I’d be hard-pressed to find somebody who hated The Godfather, Fight Club, and The Princess Bride as movies, but I’d add that Fight Club is just as kick-ass on paper. And obviously, Harry Potter and To Kill a Mockingbird deserve to overlap both categories.

Lastly, after reading interviews of the egotistical, pompous jerk that is Nicholas Sparks, I refuse to give him any money whatsoever. I only wish I knew about his arrogance before I watched The Notebook, because I admit that it was a great movie, for being a sappy sob-fest, that is.

I haven’t read or watched most of the others, so please enlighten me with your opinions. Did this diagram get it right? What would you add? Let’s keep the debate going!

Big Book Phonies: Buying Novels Just to Look Smarter

Pictured: Just one of my bookshelves, with stacks of manga up to the ceiling!

I just read an article posted yesterday on the Daily Mail’s website called “The books we buy to look more intelligent: How the average shelf is filled with 80 novels we have never read.”

A British survey found:

  • 70% of books on people’s shelves have never been read
  • 40% admitted their collection is for display only
  • 57% only display literary classics, even if they haven’t read them
  • 47% prefer “trashy” novels they would never show
               The books Brits pretend to read the most are Pride and Prejudice, Sense and Sensibility, Jane Eyre, To Kill a Mockingbird, and Wuthering Heights. On the flip side, the authors they consider “guilty pleasures” are Sophie Kinsella, Jodi Picoult, Jackie Collins, Helen Fielding, and Danielle Steele.
               Obviously, this article has flaws, since it doesn’t include how many people were surveyed or their demographics (age, gender, ethnicity, education level, etc.). I don’t even know how the survey was given, whether by phone, online, or randomly asking people on the street. Thus, the results should be taken with a grain of salt.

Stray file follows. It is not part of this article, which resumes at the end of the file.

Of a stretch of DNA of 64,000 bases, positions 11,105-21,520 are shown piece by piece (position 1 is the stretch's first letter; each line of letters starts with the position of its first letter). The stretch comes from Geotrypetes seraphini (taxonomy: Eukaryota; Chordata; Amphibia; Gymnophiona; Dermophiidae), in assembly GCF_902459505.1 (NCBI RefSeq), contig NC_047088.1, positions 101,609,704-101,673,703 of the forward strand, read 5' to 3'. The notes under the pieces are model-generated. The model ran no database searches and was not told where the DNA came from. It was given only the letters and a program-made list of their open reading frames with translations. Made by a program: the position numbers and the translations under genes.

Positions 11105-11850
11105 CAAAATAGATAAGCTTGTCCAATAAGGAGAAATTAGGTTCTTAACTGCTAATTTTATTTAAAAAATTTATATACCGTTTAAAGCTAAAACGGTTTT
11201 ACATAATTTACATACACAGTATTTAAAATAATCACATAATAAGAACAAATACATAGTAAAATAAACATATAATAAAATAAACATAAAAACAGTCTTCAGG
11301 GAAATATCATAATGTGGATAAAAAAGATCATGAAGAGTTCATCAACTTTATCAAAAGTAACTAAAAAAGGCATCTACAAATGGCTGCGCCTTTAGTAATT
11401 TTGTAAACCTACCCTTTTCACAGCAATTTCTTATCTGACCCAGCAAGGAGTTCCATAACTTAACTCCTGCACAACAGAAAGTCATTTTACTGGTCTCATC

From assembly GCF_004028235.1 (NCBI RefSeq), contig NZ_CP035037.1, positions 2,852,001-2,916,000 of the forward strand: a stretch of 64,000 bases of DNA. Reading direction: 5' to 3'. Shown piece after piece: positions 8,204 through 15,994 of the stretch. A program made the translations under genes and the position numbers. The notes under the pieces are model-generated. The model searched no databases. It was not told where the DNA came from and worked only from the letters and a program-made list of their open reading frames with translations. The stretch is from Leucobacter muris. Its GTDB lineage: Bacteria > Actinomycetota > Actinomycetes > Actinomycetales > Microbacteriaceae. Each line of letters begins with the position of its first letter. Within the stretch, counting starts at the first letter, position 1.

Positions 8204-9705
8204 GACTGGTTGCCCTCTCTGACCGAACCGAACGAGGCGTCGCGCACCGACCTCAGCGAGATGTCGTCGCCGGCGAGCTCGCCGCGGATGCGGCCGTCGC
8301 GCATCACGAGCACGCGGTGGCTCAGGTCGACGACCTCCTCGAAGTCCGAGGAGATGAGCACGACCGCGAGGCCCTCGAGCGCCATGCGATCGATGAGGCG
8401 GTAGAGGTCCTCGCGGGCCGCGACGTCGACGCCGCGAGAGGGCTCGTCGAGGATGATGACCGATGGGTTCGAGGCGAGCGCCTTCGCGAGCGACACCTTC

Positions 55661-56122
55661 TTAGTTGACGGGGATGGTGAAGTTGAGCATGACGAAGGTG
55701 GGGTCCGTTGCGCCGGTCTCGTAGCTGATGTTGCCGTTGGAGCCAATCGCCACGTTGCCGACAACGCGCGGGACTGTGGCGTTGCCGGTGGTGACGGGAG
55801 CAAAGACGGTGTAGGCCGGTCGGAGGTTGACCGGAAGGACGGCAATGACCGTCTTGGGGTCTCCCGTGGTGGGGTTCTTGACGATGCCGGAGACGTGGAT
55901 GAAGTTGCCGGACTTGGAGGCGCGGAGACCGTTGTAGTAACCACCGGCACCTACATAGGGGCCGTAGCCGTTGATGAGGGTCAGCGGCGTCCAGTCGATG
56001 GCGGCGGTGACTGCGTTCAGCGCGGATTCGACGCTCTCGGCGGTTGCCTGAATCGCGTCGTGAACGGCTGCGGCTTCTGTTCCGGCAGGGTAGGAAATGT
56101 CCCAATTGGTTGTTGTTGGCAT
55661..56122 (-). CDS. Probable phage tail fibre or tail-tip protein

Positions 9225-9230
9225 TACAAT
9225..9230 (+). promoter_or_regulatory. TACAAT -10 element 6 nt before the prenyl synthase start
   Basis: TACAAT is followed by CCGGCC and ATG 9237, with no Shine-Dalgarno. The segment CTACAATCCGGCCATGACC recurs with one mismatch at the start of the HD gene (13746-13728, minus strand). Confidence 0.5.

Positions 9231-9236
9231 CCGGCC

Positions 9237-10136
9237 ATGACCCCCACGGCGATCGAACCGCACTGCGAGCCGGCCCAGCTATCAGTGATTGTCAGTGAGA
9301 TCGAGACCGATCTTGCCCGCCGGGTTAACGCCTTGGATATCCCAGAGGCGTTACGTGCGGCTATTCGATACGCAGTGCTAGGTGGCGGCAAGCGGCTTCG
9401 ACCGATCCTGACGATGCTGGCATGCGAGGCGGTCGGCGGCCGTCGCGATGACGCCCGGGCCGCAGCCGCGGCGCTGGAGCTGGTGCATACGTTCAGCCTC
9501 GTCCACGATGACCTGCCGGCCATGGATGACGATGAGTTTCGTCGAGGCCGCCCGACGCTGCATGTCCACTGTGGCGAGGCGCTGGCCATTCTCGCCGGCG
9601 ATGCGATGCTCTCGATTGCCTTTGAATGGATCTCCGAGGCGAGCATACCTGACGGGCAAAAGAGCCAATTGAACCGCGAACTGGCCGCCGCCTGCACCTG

I found this article both depressing and amusing. The handful of books on my shelves that I haven’t read are the ones that I haven’t read YET–my to-read list is just backed up right now. But I will get to them eventually, because I could never spend money on a book without even attempting to finish it.
               I bet if this survey was conducted in my town, the results would be even worse. Most people here probably don’t even OWN 80 books! I could count all of my mine, but it would take forever: I’ve filled my two bookshelves to the brim, shoved piles of books in my closet, and stacked hundreds of manga on top of my largest bookshelf so that they reach the ceiling (see photo above). Packing these books when I finally move out of my parents’ house is a recurring nightmare for me!
               But I always tell my students that if you haven’t read a book, don’t pretend to know it. I can tell a mile away. Read it or don’t, period. What if someone strikes up a conversation about To Kill a Mockingbird with you, and you rant about the evils of animal abuse? You’ll just look dumber when your friend realizes you can’t talk the talk.
               That being said, I can understand the pressures to read literary classics and avoid popular fiction. The Jane Austen bandwagon is so huge, sometimes I feel like less of a woman for not finishing Pride and Prejudice. But while I might tell people I read it, I always clarify that I read only the first 50 pages before I got so bored I stopped. I might try it again, but if I don’t, that’s okay. Everyone has different tastes, and I think that as long as people read, it doesn’t matter what the books are.
               I also love Sophie Kinsella, and we should stop treating popular novels as “trashy” or “guilty pleasures.” There’s nothing wrong with reading, or writing, chick-lit/romance novels, and if anyone looks down on you, then screw them. Nobody likes a pompous reader anyway.
               So the moral of my story: be proud of what you read, and don’t waste your money on trying to impress your house-guests. Try to read some classics, but don’t beat yourself up if they’re not your cup of tea. Reading should be a reward, not a punishment.
               What do you guys think of this survey? Are you a big book phony? Do you feel pressure to read certain books? Are there books we “should” or “shouldn’t” read? Post your thoughts!!!